We took the sick boys and put them in the farthest pasture from the others, but we knew all of the horses on the property were already exposed based on the proximity of the horses to one another. We decided to bring Taco and Diva back down to American Canyon. This freed up our Napa location to be thoroughly cleaned, sterilized, and deemed as clean. We again prepared ourselves for battle, but weren’t as concerned because we thought we knew what to expect. Thankfully, all of the horses at the American Canyon location are ours, so we weren’t worried about getting other people’s horses sick too.

Days turned to weeks. Dually and Goose were showing very little improvement. Diva and Taco were still testing positive, even though they were very much not visibly sick. We did blood tests and nasal swabs on our other horses, which showed they were exposed, but would not get it. We began to realize our case was not normal.

Our vet made the tough call after Goose’s neck began to swell all way down to his shoulder, he was losing too much weight, and he was getting wobbly as he walked…Goose had a severe enough case. He needed to go to the horse hospital at UC Davis. Diva and Taco also had to begin treatment to flush out their guttural pouches, since they appeared to now be chronic carriers, having testing positive for months. This procedure, done at UC Davis, is designed to flush out the bacteria so that they can no longer infect others. If the procedure is not done, then they carry the bacteria forever and can infect other horses at any time. So off they went…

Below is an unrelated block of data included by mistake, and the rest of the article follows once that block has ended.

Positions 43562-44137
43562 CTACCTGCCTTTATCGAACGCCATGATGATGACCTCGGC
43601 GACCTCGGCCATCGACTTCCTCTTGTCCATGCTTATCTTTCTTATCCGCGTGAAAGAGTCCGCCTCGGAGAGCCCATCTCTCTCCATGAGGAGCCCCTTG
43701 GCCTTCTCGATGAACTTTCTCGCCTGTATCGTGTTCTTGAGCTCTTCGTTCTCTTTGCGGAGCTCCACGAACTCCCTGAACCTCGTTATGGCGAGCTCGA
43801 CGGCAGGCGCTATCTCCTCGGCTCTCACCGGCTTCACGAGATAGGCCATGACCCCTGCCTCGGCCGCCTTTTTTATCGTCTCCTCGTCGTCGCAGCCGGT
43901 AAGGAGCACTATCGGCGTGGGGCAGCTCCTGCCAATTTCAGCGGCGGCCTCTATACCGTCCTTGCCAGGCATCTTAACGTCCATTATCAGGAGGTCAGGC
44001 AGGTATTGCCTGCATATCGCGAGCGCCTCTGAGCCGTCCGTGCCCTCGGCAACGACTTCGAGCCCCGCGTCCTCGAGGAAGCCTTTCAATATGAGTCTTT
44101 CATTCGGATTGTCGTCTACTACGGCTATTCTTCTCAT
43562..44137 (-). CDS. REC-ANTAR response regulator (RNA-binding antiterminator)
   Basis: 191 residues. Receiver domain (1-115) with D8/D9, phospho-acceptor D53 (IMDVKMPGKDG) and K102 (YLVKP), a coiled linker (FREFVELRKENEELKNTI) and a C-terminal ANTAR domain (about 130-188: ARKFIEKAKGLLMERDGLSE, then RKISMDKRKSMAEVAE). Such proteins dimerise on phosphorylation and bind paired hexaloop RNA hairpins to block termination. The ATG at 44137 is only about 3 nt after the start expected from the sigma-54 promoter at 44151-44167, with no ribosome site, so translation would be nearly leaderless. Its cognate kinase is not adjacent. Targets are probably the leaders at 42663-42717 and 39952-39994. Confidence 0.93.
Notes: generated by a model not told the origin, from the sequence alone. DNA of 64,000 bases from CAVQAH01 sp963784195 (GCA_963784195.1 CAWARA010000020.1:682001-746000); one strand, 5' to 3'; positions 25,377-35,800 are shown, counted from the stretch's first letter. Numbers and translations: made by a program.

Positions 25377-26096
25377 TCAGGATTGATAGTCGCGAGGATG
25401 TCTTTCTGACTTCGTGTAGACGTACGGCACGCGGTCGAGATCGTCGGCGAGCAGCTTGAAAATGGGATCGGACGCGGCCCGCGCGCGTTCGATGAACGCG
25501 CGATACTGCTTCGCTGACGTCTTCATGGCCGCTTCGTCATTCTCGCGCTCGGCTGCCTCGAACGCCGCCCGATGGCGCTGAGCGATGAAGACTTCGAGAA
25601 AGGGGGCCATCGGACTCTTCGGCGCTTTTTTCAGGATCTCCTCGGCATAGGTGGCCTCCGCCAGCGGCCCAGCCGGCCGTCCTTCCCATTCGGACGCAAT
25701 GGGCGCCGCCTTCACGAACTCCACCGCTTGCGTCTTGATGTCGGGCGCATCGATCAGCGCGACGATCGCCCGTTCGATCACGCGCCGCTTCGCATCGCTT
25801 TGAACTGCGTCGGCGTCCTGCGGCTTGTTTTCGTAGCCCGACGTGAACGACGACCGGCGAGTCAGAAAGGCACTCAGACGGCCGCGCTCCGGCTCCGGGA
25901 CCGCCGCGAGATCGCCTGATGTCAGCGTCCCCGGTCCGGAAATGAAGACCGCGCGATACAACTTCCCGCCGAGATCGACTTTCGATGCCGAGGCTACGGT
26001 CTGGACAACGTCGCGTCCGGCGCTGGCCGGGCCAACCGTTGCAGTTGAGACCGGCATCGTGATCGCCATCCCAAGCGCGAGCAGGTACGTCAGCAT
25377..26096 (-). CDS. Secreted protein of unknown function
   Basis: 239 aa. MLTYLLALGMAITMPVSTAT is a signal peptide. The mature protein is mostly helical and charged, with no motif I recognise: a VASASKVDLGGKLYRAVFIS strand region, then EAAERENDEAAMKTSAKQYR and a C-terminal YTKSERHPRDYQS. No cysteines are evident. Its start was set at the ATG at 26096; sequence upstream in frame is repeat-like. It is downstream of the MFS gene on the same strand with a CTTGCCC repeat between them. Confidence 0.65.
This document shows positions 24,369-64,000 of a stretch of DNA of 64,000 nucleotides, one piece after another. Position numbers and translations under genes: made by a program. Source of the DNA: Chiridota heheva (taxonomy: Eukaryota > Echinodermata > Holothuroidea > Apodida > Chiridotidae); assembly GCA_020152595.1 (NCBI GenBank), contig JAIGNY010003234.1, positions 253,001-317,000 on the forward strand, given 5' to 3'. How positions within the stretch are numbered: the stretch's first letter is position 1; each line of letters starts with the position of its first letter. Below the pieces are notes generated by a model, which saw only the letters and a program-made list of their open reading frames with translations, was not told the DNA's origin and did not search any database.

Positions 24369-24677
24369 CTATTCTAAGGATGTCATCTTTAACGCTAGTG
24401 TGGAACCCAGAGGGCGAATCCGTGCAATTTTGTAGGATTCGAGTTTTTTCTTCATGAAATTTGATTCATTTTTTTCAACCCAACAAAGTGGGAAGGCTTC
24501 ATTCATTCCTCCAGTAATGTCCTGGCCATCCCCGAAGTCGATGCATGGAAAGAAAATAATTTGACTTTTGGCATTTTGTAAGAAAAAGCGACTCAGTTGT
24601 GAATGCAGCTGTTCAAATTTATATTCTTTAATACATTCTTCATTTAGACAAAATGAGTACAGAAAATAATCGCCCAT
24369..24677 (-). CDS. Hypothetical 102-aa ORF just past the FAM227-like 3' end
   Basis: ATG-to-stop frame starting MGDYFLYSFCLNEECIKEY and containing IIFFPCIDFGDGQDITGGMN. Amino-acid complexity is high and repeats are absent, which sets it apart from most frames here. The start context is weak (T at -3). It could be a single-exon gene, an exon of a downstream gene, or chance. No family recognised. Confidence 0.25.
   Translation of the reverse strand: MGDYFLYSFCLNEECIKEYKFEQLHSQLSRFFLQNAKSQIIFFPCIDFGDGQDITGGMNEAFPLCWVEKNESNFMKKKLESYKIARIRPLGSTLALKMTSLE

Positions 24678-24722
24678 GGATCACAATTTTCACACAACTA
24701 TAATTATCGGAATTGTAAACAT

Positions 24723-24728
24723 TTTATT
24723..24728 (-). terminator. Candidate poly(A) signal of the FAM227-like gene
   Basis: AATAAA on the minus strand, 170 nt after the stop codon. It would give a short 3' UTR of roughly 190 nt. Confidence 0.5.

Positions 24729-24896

Charlotte and Goose arriving at UC Davis
Goose at UC Davis
Goose stayed at UC Davis for a few days and was on IV antibiotics. He improved well enough to come home, but will remain on oral antibiotics for 3-4 months. UC Davis said he was one of the worst cases.

​While he was there, his bladder problem seemed to resolve itself. We thank the heavy round of antibiotics!

A few days later, Dually began to decline. He was on the next trailer up to UC Davis. His case was worse, he could not walk a straight line and was barely able to stand

Dually was diagnosed with a strain of Strangles nicknamed Bastard Strangles. He not only has the usual abscesses with this sickness, but he also has them in his liver and possibly encapsulated in his sinuses. On top of that, he might have IMM (Immune Mediated Myositis). Sadly, we still do not know if Dually is going to make it. His appetite remains low. His case is now being studied by doctors and students at UC Davis. They have never seen one like this before. 

Dually and the minis heading to UC Davis. Dually is leaning on the partition because he could barely stand
Yesterday, May 11, Dually came home. He seems to be responding to treatment, but is fighting for his life. The plan is to take him back to UC Davis in 10 days for some blood work and more tests as long as he keeps on improving. Goose, Taco, and Diva will also make the trip up to UC Davis 2-4 more times for more guttural pouch flushing until they are cleared.

Typically Strangles cases last 3-4 weeks. Our outcome is super rare. Vets across the country have requested our horses blood for medical trials.

Dually at UC Davis receiving IV meds and antibiotics
We’ve not spoken publicly about this because we had no idea it would get to this point.

​We are now desperate…for prayers, thoughts, and frankly, money. Vet visits, nasal swab tests, bleach, medical supplies, trailer hauls, overnight stays, antibiotics, IV fluids…we’ve spent over $20,000 since February and anticipate, at least, another $10,000 in expenses.

To be in this waiting, not knowing if Dually is going to make it, watching Goose still suffer and feel lousy, the minis still testing positive and needing flushes…we are desperate for some hope, some words of encouragement, to continue doing the next right thing…to endure this until it’s over…

So friends, we ask for help. Would you send us something? Words, thoughts, money…they are all powerful in this healing journey.

We have a few ways you can donate: Venmo (@spirithorseacnapa), Cash, Check, or through the Facebook Fundraiser (Click HERE).

Thank you. We could not make it through this season without your encouragement and your help. We will keep you posted on our journey.